This is why American teens show a positive response to being perceived as closely conforming to a stereotypical group such as within a racial community. The same pattern, though, wouldn’t be found in a country like Japan. For a Japanese to be strongly identified with a separate sub-group would be seen as unacceptable to larger social norms. Besides, there is little need for sub-group belonging in Japan, since most Japanese would grow up with a confident sense of simply being Japanese — no effort required. Americans have to work much harder for their social identities and so, in compensation, Americans also have to go to a greater extent in proving their individuality.

It’s not that one culture is superior to the other. The respective problems are built into each society. In fact, the problems are necessary in maintaining the social orders. To eliminate the problems would be to chip away at the foundations, either leading to destruction or requiring a restructuring. That is the reason that, in the United States, racism is so persistent and so difficult to talk about. The very social order is at stake.

The End of an Empire

Let me share some thoughts about imperialism, something hard to grasp in the contemporary world. My thoughts are inspired by a comment I wrote, which was in response to a comparison of countries (US, UK, Canada, Australia, and New Zealand). We live in a large geopolitical order that no longer can be explained in national terms. The Anglo-American Empire is a project involving dozens of countries in the Western world. Even as it looks different than the old empires, it maybe operates more similarly than not.

There are many issues involved: who pays the most and who benefits the most from this geopolitical order, where is control of the social order maintained most strictly and oppressively, where is the center and periphery of the imperial project, how are alliances formed and maintained, where does the moral authority and political legitimacy come from, how does complicity and plausible deniability play a key role in participating populations, what is the role of the propaganda model of (increasingly international) media in managing public opinion and perception across multiple countries, what are the meeting points and battle grounds of vying geopolitical forces, etc.

I was wondering about how does a ruling elite maintain a vast geopolitical order like the Anglo-American Empire. It requires keeping submissive all of the diverse and far-flung populations of imperial subjects and allies, which means authoritarian control at the heart of the empire and looser control at the peripheries, at least in the early stages of the imperial project. Every imperial project maybe is in the end a Ponzi scheme. Eventually, the bills come due and someone has to pay for them. Wealth and resources can only flow in from foreign lands for so long before they begin drying up. This is problematic, as maintaining an empire is costly and ever more so as it expands. The ruling elite has little choice for it is either continually expand or collapse, although expanding inevitably leads to overreach and so in the end collapse can only be delayed (even if some empires can keep this charade going for centuries). Many people are happy to be imperial subjects receiving the benefits of imperialism until they have to admit to being imperial subjects and accept responsibility. Allowing plausible deniability of complicity goes a long way in gaining participation from various populations and retaining the alliances of their governments.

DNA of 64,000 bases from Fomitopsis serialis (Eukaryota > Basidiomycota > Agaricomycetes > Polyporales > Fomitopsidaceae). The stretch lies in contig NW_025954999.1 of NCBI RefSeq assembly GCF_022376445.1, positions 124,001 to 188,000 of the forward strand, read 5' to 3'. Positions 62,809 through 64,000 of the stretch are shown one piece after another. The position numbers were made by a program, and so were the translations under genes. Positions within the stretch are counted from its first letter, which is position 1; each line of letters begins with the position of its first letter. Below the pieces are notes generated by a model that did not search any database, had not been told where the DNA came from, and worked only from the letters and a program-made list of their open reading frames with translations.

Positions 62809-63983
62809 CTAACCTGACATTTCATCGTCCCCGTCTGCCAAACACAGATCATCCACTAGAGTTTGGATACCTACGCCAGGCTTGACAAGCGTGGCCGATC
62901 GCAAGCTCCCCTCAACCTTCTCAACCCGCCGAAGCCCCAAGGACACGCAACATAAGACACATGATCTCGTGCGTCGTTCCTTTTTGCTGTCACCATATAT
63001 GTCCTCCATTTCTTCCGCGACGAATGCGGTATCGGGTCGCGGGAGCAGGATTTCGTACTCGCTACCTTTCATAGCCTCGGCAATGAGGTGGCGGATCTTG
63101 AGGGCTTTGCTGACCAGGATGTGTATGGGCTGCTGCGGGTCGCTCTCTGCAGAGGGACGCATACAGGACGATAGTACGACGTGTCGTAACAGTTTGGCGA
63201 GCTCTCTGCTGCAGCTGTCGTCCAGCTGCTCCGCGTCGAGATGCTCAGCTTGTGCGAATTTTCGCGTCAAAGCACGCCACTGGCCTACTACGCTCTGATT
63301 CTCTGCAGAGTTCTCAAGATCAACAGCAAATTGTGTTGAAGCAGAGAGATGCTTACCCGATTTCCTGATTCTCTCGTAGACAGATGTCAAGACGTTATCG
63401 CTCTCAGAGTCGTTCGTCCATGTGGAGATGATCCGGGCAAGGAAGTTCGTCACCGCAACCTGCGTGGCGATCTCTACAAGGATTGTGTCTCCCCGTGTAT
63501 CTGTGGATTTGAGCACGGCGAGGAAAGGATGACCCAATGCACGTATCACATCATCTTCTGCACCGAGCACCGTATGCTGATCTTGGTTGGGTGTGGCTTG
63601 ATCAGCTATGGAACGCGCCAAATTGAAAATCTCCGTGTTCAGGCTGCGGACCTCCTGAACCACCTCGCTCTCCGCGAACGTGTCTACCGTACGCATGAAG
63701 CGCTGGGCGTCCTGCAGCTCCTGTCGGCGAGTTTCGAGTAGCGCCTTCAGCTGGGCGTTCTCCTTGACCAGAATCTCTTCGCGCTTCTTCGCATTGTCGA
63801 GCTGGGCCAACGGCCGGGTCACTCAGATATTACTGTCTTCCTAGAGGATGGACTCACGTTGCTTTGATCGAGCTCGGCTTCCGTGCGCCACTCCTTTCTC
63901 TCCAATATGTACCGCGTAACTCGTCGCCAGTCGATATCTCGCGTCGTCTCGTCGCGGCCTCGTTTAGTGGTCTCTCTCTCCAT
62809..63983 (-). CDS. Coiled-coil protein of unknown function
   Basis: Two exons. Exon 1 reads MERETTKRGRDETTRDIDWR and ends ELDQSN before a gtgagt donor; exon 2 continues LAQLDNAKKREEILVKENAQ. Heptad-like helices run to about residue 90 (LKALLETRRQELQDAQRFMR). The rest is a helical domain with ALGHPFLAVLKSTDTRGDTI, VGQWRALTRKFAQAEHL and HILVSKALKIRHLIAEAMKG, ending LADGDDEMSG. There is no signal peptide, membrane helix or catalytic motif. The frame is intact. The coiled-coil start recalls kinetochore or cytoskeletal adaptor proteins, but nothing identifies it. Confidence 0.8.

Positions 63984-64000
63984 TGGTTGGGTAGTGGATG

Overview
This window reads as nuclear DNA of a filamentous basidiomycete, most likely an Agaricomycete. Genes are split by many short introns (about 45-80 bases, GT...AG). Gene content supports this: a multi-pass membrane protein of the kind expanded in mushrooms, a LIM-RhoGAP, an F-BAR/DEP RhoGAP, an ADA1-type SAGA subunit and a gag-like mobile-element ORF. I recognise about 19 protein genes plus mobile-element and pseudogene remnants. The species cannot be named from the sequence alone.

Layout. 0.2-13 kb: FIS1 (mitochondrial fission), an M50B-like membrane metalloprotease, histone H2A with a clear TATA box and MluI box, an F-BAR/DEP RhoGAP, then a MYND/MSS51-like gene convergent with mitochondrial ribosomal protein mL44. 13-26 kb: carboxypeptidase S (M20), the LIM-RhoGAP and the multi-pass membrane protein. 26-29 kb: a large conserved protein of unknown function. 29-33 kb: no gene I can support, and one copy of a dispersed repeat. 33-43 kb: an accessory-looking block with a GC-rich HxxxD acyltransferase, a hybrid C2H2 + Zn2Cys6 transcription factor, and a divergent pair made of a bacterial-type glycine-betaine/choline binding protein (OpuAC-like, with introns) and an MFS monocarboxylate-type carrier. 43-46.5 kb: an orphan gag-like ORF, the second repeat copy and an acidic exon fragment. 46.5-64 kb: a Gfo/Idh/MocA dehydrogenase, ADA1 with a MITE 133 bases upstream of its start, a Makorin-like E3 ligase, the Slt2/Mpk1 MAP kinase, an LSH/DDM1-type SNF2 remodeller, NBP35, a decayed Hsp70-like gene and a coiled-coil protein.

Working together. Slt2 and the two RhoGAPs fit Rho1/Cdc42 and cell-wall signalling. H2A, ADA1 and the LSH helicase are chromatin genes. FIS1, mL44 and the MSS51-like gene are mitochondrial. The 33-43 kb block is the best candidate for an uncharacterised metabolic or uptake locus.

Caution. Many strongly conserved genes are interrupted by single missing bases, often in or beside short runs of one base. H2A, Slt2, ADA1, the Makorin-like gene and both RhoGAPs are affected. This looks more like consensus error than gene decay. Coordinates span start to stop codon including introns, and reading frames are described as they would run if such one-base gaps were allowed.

It could be interpreted that present conflicts indicate that this present geopolitical order is fraying at the edges. The formerly contented and submissive populations within the Western world order are becoming restless. Austerity politics are shifting the costs back home and the good times are coming to an end. The costs of imperialism are coming to seem greater than the benefits, but that is because the costs always come after the benefits. The American colonists came to learn that lesson, after generations of receiving the benefits of empire and then later on being asked to pay for maintaining the empire that ensured those benefits. Worse still, it rubbed American colonists the wrong way to be forced to admit their role as willing participants in an oppressive sociopolitical order. It didn’t fit their sense of identity as freedom-loving Americans.

My thought is that Europeans (along with Canadians and other allied national populations) are starting to similarly question their role within the Anglo-American Empire, now that the costs no longer can be ignored. The problem is someone has to pay for those costs, as the entire international trade system is built on this costly geopolitical order. It requires an immense military and intelligence apparatus to maintain a secure political order, guarantee trade agreements that allow the wealth to flow around, and keep open the trade routes and access to foreign resources.